Over the past couple of posts, the subject of Holland Park in Brownhills has come up, and reader Peter asked where it got it’s name. I knew it was named after Hyla John Holland, one of the great names in the history of Brownhills, but I realised I didn’t know much about the chap, or exactly what he did beyond being a councillor.
It seems Hyla came from a time when parks, open air and exercise were more highly valued than the Mayoral portage.
Well, with thanks to Peter ‘Pedro’ Cutler, we’ve made tentative steps into delving into Hyla’s history, and where better to start than the gentleman’s obituary in the Lichfield Mercury?
This report was carried in the Friday, 20th October 1933 edition of the Lichfield Mercury:
BROWNHILLS BENEFACTOR’S DEATH
Had the Interests of the District at Heart
Mr. H. J. Holland
It is with regret that we record the death of Mr. Hyla J. Holland, of Brownhills, which took place on Wednesday. The deceased, who was 70 years of age, was a son of the late Mr. John Holland, a most respected inhabitant, who was for forty years secretary of Messrs. Harrison’s Collieries, a Justice of the Peace and a prominent member of the Brownhills Urban District Council. His mother is still alive at the age of 92 and resides at the Coppice, Brownhills.
The deceased was also a member of the Council for upwards of fifteen years, being chairman in 1924, chairman of the Parks Committee, in which he took a keen interest, and chairman of the Tech¬nical Instruction Committee. Primarily through Mr. Holland’s efforts the local Council assumed control of the Brownhills Common, which today is proving a valuable amenity to the district. He was headmaster of the Ogley Hay Schools for many years, and his associations with Ogley Hay Church and Sunday Schools included organist at the church for forty years. At the last Council election Mr. Holland did not seek re-election owing to ill-health, a fact which was generally re¬gretted throughout the district.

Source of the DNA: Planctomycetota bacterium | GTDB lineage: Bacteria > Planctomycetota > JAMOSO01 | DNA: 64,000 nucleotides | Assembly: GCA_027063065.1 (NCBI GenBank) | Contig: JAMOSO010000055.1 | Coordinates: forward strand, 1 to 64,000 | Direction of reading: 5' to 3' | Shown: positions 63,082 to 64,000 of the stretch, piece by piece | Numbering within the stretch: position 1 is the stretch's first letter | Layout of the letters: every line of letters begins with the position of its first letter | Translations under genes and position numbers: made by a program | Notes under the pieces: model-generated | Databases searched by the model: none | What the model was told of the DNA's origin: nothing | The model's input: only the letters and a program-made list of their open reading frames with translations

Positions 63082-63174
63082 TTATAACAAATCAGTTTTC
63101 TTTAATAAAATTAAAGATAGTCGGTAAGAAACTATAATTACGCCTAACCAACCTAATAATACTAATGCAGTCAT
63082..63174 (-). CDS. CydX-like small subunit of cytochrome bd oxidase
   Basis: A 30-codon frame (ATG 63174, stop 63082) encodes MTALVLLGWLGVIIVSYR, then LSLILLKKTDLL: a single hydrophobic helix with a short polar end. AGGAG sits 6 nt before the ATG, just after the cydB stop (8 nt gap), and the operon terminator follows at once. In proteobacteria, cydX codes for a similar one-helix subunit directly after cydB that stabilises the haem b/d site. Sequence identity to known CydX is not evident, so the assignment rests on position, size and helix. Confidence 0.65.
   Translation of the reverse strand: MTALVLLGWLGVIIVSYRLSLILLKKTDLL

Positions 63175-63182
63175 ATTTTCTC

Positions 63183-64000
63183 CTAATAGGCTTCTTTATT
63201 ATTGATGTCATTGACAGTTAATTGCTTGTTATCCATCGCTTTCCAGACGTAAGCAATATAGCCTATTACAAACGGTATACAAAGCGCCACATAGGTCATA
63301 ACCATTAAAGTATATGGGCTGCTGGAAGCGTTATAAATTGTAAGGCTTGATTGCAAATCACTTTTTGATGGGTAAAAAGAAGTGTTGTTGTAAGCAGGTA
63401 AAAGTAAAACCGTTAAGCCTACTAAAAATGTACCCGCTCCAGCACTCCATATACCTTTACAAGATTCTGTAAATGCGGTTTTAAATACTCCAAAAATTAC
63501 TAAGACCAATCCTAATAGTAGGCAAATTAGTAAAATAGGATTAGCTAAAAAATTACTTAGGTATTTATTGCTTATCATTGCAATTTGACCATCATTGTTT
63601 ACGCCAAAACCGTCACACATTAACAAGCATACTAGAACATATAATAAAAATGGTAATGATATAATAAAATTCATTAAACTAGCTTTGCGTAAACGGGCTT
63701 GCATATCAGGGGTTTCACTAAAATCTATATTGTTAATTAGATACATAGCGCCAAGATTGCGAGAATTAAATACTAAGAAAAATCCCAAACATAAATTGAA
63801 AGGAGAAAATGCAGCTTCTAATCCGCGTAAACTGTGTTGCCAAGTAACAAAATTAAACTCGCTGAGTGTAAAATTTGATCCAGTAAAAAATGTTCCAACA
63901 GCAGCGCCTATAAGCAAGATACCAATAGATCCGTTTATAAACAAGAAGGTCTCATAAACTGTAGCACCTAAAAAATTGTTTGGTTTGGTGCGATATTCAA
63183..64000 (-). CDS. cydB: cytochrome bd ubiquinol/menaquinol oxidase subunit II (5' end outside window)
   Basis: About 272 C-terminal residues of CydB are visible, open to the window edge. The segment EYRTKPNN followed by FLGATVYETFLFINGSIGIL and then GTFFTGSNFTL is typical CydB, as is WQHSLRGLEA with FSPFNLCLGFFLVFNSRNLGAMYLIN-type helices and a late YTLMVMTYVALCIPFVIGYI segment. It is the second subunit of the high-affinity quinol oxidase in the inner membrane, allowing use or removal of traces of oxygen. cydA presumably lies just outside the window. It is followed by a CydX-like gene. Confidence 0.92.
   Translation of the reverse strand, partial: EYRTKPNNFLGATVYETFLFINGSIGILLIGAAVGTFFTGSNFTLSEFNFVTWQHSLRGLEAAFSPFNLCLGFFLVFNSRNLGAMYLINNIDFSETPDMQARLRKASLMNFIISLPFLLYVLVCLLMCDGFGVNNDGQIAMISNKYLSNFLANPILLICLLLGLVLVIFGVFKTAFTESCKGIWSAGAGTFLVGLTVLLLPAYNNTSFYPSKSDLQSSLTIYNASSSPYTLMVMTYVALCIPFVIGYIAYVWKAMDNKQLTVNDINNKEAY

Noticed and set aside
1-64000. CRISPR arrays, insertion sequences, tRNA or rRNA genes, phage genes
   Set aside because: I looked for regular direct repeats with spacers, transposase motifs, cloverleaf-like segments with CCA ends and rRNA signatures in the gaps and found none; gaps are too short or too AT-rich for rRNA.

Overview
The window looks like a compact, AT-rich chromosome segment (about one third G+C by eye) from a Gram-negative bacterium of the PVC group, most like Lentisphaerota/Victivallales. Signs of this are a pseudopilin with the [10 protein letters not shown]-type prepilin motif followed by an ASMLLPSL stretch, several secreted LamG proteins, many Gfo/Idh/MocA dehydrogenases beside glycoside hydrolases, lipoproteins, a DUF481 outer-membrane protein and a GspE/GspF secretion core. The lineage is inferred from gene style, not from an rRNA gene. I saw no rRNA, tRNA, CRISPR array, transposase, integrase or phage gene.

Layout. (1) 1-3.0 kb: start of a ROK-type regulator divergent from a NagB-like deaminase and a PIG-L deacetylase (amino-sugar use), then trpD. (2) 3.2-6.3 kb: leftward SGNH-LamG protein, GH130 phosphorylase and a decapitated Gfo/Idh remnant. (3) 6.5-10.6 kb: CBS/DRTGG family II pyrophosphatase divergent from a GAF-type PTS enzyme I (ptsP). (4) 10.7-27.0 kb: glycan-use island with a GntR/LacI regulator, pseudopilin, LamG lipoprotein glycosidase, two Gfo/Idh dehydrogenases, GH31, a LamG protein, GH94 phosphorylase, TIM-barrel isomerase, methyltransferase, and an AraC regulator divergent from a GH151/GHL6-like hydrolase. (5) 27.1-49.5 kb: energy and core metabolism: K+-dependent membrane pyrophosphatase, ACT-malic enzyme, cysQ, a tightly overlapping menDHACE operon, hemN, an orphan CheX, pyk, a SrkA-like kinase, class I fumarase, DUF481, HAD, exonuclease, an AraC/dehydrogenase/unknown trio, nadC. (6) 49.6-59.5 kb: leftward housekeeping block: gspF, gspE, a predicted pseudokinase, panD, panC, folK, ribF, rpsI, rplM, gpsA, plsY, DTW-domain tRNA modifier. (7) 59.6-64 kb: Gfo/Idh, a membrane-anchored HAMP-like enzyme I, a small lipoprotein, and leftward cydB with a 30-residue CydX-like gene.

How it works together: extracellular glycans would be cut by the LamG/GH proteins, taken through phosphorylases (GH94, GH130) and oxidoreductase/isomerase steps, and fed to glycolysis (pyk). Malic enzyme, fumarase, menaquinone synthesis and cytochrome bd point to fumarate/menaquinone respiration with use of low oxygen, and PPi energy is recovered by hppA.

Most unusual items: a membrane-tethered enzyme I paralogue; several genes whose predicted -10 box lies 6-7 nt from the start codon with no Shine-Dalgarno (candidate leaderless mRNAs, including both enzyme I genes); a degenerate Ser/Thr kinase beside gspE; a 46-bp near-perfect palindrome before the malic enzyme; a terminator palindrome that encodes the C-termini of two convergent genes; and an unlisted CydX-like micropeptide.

He was also connected with many other bodies, including the now defunct Board of Guardians; chairman, treasurer, and a trustee of the Brownhills Memorial Hall; and a member of the County Tuber¬culosis Committee, attending the meet¬ings at Stafford. It was due to him that he scheme originated for the making of the new road from the Chester Road to Watling Street, called The Parade, and in this respect the Council honoured him in asking him to perform the opening ceremony. He was a Freemason, and throughout his sojourn in Brownhills was interested in all social life, being par¬ticularly concerned with the health of the district.
The funeral will take place at the Parish Church on Saturday afternoon at 2.30 p.m.
This lovely obituary was followed by this report of the funeral, from the Friday 27th October 1933 edition of the same paper:
Funeral of Mr. H. J. Holland.—The funeral of Mr. Hyla John Holland took place on Saturday at the Parish Church. The family mourners were Mr. George R. Goodall ( son-in-law ) Captain H. H. Holland, C. B.. R. N., Laurence Holland, C. C. J.P., Arthur and Cecil Holland (brothers); J. S. Wilkes (of Deganwy), J. F. W. Binns, C.C., J.P. (of Pelsall), and Madrell (of Liverpool) (brothers-in-law); Mrs. L. V. Rogers and Mr. Scott Rogers (cousins); Mr. A. J. Holland (of Hednesford) (cousin), Mr. A. E. Wilkes and Mr. H. Westley (of Pelsall) (nephews). There were forty wreaths from family and friends, and from the Brethren of Hatherton Lodge, No. 2474; Brethren of Hatherton Chapter. No. 24 74; Brownhills Urban District Council; Staff of Senior Boys’ Central School; Staff of Ogley Hay Junior and Infants Schools; Committee and Members of the Brownhills War Memorial Institute; Committee and Members of the Brownhills British and Foreign Bible Society; Members of the Brownhills (Ogley Hay) Female Society; and representatives of these bodies attended the funeral.